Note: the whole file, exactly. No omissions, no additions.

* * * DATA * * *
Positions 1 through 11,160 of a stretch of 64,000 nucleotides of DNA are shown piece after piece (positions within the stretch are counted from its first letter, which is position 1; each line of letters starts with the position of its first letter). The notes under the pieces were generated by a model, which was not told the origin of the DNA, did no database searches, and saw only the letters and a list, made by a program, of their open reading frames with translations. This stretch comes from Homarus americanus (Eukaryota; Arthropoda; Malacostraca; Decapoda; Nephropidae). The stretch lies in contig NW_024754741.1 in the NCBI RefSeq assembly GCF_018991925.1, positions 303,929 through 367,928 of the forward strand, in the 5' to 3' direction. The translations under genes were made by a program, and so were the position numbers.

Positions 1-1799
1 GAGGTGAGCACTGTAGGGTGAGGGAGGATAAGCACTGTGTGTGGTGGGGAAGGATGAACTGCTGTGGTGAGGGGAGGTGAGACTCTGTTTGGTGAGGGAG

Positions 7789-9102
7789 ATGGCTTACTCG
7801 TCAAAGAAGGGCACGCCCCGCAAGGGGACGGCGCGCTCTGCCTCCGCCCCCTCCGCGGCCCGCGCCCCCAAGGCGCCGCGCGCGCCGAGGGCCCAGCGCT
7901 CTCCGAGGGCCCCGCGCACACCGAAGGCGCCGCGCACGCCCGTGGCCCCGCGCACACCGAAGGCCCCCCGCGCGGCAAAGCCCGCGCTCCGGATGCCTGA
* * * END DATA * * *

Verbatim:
Positions 1 through 11,160 of a stretch of 64,000 nucleotides of DNA are shown piece after piece (positions within the stretch are counted from its first letter, which is position 1; each line of letters starts with the position of its first letter). The notes under the pieces were generated by a model, which was not told the origin of the DNA, did no database searches, and saw only the letters and a list, made by a program, of their open reading frames with translations. This stretch comes from Homarus americanus (Eukaryota; Arthropoda; Malacostraca; Decapoda; Nephropidae). The stretch lies in contig NW_024754741.1 in the NCBI RefSeq assembly GCF_018991925.1, positions 303,929 through 367,928 of the forward strand, in the 5' to 3' direction. The translations under genes were made by a program, and so were the position numbers.

Positions 1-1799
1 GAGGTGAGCACTGTAGGGTGAGGGAGGATAAGCACTGTGTGTGGTGGGGAAGGATGAACTGCTGTGGTGAGGGGAGGTGAGACTCTGTTTGGTGAGGGAG

Positions 7789-9102
7789 ATGGCTTACTCG
7801 TCAAAGAAGGGCACGCCCCGCAAGGGGACGGCGCGCTCTGCCTCCGCCCCCTCCGCGGCCCGCGCCCCCAAGGCGCCGCGCGCGCCGAGGGCCCAGCGCT
7901 CTCCGAGGGCCCCGCGCACACCGAAGGCGCCGCGCACGCCCGTGGCCCCGCGCACACCGAAGGCCCCCCGCGCGGCAAAGCCCGCGCTCCGGATGCCTGA